LAWRENCE — The Federal Reserve Bank of Kansas City and the University of Kansas Department of Visual Art have begun work on producing a sculpture to commemorate the 100th anniversary of the Reserve Bank, which was established in 1914. As part of this unique partnership, the sculpture’s production team includes students and faculty from KU and involves the input of employees from the Kansas City Fed.
The Department of Visual Art will offer four classes from now through fall 2014, called “Special Topics in Art: The Federal Reserve Commission,” with the objective of conceiving, designing and executing a sculpture. Matthew Burke, associate professor of visual art, and employees of the Federal Reserve Bank of Kansas City have been planning the project since spring of 2012.
The sculpture will be composed, in part, from items contributed by current and past employees at the bank. Totaling more than 200 objects, from computer parts to deposit bags and binder clips, each item holds a memory associated with the bank. The members of the team at KU have the challenging opportunity to tie all the objects together into a work that will both commemorate the 100-year anniversary and be meaningful for the employees of the bank.
Graduate and undergraduate students from diverse disciplines will be responsible, under Burke’s mentoring, for producing a theme, creating concept models and drawings, presenting these materials to the bank for feedback, and executing and finishing the sculpture.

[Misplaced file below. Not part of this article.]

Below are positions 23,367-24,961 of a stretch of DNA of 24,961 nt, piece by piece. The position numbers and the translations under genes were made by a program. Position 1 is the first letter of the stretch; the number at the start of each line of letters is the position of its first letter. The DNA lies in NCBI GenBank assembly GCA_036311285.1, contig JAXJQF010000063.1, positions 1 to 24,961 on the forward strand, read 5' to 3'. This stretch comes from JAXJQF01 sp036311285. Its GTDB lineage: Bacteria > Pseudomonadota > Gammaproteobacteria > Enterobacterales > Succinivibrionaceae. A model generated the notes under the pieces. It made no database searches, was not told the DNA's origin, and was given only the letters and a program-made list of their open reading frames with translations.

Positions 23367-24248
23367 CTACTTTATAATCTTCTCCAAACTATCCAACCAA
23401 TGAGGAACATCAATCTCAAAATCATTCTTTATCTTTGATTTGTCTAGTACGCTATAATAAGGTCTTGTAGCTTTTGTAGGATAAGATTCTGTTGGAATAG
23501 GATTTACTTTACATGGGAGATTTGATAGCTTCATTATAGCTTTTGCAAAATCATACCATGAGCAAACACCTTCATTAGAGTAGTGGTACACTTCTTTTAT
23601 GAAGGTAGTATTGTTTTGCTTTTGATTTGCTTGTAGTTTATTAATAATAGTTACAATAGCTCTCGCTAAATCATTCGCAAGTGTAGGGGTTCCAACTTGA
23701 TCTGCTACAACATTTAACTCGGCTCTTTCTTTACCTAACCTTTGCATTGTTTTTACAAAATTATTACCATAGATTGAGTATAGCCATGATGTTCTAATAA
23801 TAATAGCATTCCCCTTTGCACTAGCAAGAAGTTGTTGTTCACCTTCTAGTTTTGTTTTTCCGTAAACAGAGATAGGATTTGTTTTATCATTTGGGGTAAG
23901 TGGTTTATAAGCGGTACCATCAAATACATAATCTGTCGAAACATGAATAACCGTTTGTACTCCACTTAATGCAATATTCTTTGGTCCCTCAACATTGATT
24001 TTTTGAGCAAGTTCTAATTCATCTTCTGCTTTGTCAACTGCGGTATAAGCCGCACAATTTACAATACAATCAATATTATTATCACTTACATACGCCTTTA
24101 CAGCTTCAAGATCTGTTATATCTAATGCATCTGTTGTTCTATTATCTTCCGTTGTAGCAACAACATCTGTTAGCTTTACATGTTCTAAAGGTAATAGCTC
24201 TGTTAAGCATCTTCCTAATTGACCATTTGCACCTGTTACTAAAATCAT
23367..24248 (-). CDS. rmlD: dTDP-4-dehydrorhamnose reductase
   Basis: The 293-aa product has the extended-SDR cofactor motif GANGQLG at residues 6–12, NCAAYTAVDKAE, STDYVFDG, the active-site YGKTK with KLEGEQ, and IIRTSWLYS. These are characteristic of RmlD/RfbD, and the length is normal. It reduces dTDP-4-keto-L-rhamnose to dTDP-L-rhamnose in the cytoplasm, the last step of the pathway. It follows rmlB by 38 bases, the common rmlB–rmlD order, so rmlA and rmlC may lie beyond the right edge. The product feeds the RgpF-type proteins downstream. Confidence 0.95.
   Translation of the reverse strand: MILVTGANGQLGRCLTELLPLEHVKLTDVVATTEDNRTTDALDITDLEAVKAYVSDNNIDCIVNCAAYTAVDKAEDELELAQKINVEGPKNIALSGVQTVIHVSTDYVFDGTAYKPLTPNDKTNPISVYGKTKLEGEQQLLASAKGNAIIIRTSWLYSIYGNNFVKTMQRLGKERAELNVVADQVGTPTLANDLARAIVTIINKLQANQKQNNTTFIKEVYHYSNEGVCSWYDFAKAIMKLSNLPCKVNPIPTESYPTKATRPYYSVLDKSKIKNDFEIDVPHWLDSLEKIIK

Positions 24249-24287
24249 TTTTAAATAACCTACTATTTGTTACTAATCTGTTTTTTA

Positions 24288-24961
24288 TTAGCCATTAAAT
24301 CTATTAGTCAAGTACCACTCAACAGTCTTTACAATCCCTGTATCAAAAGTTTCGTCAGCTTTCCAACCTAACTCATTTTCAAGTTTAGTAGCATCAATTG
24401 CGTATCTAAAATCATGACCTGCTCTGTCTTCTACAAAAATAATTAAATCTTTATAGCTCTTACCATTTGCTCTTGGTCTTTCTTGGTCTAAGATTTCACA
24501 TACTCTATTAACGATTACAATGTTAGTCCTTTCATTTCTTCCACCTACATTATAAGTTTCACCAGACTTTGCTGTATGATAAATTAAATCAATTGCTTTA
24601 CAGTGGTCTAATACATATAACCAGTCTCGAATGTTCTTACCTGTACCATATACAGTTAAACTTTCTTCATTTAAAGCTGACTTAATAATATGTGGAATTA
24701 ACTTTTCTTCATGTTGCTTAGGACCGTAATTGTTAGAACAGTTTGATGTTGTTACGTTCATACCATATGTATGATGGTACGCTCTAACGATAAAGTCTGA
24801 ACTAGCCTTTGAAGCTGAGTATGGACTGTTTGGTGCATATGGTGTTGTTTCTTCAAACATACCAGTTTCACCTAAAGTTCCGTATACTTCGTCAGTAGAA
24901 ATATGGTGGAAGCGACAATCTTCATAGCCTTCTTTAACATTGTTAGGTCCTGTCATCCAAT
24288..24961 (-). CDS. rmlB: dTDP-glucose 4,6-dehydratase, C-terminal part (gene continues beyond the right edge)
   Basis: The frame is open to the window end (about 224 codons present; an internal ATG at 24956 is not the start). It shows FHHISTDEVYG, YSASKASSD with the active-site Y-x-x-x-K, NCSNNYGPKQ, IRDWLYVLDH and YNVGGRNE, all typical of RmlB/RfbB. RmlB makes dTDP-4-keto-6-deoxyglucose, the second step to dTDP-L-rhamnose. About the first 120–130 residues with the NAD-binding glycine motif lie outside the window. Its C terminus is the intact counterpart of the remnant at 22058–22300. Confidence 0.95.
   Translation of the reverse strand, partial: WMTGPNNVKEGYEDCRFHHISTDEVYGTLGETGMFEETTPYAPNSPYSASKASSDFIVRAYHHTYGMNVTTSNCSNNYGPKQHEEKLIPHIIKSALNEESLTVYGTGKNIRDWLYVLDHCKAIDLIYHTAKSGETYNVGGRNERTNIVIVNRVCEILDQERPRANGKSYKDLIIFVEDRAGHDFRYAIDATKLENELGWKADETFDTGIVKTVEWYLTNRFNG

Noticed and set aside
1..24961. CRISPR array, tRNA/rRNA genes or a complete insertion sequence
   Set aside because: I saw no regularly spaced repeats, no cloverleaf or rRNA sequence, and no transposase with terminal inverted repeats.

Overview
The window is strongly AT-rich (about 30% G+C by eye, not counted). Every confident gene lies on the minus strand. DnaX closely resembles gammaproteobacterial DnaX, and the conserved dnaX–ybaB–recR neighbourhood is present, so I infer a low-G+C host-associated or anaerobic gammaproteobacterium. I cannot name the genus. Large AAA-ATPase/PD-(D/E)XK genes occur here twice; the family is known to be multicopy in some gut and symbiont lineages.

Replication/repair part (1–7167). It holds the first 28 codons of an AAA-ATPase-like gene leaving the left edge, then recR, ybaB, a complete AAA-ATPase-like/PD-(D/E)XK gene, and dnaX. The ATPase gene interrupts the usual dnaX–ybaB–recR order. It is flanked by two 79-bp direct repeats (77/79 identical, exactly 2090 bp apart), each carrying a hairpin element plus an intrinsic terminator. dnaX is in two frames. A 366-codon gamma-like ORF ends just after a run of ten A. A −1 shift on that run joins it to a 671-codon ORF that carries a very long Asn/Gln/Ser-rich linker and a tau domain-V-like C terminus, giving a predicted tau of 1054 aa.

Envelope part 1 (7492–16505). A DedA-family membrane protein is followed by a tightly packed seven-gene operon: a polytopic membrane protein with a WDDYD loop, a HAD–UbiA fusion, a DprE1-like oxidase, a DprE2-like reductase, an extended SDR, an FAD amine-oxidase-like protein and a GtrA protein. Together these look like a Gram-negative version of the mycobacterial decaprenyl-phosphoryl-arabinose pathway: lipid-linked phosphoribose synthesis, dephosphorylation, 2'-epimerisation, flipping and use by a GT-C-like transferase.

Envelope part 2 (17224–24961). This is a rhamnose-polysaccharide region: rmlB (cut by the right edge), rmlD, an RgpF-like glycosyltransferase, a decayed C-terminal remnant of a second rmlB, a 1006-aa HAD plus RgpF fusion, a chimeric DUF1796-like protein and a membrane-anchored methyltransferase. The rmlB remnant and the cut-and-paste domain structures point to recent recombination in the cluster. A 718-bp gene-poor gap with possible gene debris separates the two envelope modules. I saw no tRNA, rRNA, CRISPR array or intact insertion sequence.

Students from the first semester represent a broad range of disciplines, from art education and industrial design to fine art. The coursework has the benefit of direct application in the realm of public art and offers students a rare opportunity to author a major commission.
“I feel like everyone else involved in this course; it’s exciting to be part of a unique opportunity in a creative, real-life application project, one with long lasting impact,” said Joe Ralston, a senior in industrial design.
Five students are taking part in the first class of the four-class project: Peter Wolken of Ottawa; Sarah Podrasky of St. Joseph, Mo.; Joe Ralston of Lawrence; Dustin Truitt of Spring Hill; and Joseph Walters of Lenexa. Together with Burke as a team member, they will work throughout the fall to complete a finished series of drawings and models in preparation for the presentation to the bank in early December.
“We are honored the bank is partnering with KU for this commission,” Burke said. “The process of completing this project will be like no other class I’ve taught at KU.”
The Federal Reserve Bank of Kansas City serves the 10th Federal Reserve District, which includes the states of Kansas, Colorado, Nebraska, Wyoming, Oklahoma, and parts of Missouri and New Mexico. As the regional headquarters of the nation’s central bank, the Kansas City Fed provides financial services to banks and other institutions, supervises financial institutions and conducts monetary policy.
Burke received his Bachelor of Arts from Colby College, Maine, and received his Master of Fine Arts in Sculpture from Queens College-CUNY, New York. His work is in several major museums and collections, including the Museum of Modern Art Library, the Brooklyn Museum and the Cleveland Institute of Art Library. He teaches classes in sculpture and drawing at KU.
The Department of Visual Art is one of four departments in the KU School of the Arts. As part of the College of Liberal Arts and Sciences, the School of the Arts offers fresh possibilities for collaboration between the arts and the humanities, sciences, social sciences, international and interdisciplinary studies.